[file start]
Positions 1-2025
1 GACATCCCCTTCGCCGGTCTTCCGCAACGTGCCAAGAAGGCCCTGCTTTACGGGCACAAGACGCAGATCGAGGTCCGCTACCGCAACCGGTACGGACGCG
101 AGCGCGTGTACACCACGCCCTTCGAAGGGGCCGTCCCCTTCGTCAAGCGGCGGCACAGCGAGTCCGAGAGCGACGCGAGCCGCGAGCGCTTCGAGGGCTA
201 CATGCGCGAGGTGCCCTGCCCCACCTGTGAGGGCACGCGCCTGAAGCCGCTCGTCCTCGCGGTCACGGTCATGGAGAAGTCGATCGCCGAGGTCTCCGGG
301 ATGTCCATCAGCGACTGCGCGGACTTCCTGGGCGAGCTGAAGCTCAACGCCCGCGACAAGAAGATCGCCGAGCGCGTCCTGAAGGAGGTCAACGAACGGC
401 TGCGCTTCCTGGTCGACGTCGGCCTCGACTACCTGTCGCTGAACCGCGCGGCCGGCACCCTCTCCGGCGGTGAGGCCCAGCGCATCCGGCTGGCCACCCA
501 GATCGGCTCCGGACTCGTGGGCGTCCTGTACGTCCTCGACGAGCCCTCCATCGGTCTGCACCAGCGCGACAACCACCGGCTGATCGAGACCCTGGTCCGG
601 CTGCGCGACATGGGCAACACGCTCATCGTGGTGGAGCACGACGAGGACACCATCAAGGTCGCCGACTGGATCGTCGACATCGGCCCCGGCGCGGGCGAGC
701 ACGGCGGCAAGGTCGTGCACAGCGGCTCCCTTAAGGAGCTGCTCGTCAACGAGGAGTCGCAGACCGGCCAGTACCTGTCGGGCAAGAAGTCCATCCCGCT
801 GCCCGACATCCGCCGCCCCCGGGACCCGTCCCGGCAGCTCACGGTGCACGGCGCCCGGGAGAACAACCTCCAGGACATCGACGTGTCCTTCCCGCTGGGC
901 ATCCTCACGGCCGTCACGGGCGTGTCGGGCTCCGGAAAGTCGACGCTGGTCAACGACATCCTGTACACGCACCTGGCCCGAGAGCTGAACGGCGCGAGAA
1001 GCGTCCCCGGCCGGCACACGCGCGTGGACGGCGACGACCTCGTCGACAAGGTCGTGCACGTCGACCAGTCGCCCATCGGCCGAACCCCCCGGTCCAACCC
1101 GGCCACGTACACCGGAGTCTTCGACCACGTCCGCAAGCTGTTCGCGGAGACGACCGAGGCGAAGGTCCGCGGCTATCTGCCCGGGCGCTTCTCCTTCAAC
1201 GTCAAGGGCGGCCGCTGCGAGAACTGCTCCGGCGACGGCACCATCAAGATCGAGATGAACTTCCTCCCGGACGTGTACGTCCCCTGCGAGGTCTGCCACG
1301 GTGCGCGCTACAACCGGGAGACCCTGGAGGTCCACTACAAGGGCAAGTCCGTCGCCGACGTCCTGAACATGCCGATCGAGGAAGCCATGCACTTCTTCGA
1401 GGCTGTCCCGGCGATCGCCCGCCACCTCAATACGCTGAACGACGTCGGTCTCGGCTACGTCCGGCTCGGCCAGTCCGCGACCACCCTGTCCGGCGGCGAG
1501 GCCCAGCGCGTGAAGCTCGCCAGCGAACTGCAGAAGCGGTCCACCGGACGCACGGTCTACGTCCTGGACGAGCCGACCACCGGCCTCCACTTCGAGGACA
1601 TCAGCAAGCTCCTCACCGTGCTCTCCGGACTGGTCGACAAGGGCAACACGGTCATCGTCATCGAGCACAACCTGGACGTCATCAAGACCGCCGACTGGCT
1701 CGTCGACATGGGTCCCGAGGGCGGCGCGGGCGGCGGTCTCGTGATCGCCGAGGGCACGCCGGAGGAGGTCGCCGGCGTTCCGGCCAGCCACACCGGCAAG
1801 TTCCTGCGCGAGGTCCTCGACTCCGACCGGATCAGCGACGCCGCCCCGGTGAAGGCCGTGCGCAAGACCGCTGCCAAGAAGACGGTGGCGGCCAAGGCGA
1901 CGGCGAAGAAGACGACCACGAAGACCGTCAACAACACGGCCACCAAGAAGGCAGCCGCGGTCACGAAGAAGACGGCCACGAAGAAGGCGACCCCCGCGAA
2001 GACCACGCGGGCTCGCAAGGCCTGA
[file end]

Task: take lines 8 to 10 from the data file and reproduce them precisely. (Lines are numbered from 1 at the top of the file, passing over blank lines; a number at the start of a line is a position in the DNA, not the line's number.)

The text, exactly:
601 CTGCGCGACATGGGCAACACGCTCATCGTGGTGGAGCACGACGAGGACACCATCAAGGTCGCCGACTGGATCGTCGACATCGGCCCCGGCGCGGGCGAGC
701 ACGGCGGCAAGGTCGTGCACAGCGGCTCCCTTAAGGAGCTGCTCGTCAACGAGGAGTCGCAGACCGGCCAGTACCTGTCGGGCAAGAAGTCCATCCCGCT
801 GCCCGACATCCGCCGCCCCCGGGACCCGTCCCGGCAGCTCACGGTGCACGGCGCCCGGGAGAACAACCTCCAGGACATCGACGTGTCCTTCCCGCTGGGC